Saturday, October 31, 2009

366. brief encounter

The silkily enchanting Rosie Pollito sidled, no she
sashayed into my life at 7.28 pm on a rainy Wednesday
when she slid into the seat beside me at Ben's Diner
with a brave little smile and a shake of her blonde curls.
I gagged on my Salisbury steak, fries on the side,
and tried not to look too Italian. Buona sera.
I mean, of course, such a wonderful evening.
She eyed the rain pounding against the windows
but said nothing, extracting a cigarette from her purse.
Sir, could you give me a light, she said.
Sir! Madonna! This vision of loveliness shows me respect!
I fumble desperately for a lighter then call out for matches
smiling graciously all the while, yet remembering
Dio Mio! to hide the snaggled tooth on the left side,
a hideous thing, I know, something must be done.
Do you mind terribly if I smoke? I don't mind if you burn
I thought wildly, as long as you can burn for me.
I am lonely, I am lonely. Women don't usually talk to me.
You're kinda cute, she said, words I will always treasure.
Say, would you offer a girl a cup of coffee? Offer, offer?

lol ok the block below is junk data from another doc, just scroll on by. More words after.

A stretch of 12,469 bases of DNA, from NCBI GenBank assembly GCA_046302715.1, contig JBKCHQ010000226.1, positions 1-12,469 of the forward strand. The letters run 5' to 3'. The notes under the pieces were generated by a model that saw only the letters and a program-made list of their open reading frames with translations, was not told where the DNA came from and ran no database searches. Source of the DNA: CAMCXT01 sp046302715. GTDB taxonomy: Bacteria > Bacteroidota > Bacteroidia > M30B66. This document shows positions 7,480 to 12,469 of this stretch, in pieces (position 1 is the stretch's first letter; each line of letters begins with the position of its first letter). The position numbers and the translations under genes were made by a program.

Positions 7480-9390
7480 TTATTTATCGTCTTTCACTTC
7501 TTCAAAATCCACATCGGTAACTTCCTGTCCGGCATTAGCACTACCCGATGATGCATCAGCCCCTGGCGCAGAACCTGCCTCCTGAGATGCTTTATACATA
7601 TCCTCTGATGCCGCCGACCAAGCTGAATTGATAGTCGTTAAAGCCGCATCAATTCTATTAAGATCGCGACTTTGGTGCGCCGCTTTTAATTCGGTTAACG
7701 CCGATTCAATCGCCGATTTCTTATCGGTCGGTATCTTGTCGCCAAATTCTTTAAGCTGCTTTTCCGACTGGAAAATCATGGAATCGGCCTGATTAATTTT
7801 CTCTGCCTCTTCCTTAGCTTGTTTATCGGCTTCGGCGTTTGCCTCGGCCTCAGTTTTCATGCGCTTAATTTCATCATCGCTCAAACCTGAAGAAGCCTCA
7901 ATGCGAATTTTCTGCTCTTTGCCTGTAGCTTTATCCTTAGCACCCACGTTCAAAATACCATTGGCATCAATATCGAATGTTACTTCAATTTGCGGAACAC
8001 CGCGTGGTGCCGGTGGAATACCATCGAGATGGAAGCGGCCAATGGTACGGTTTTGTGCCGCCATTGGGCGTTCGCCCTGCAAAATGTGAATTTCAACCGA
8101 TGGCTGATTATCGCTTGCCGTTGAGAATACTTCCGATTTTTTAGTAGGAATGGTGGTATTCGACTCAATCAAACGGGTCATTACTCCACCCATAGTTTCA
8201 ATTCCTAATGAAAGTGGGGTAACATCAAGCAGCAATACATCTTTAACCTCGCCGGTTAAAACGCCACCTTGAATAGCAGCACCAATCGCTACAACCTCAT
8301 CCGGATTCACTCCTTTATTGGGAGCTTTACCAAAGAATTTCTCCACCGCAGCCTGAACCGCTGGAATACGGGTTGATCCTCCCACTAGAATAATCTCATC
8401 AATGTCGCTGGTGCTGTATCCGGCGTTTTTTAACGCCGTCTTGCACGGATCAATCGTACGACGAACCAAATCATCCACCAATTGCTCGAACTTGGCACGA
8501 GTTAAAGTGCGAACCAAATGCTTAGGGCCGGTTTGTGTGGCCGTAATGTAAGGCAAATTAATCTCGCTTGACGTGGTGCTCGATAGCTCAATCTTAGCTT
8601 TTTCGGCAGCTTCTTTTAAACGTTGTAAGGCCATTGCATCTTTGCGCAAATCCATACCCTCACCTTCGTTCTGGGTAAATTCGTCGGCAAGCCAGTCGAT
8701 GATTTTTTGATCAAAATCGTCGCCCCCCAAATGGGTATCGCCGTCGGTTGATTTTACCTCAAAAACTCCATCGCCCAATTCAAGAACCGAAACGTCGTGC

I would go out and grow the beans under a scorching sun,
harvest them lovingly, grind them between my fingers,
choose the purest spring waters and bring matters to a boil!
There is sadness in her eyes, a sadness I can cause to pass,
a sidelong glance: rounded and springy her quite ample ass.
Say, what's the matter with your mouth? Is nothing, is nothing!
Thanks for the coffee, Sir, 'fraid I gotta go. Working girl!
Working girl? What is working girl? I rise and kiss her hand.
She is tall, taller than me, she smiles, she kisses me on the cheek.
Me! She kisses! On the cheek, my cheek, she, this woman kisses me!
With a wave she disappears into the Chicago night. It was 7.49.
It was the seventh of September, 1963. I am an old man now
but never will I forget those moments. They warm my frozen heart.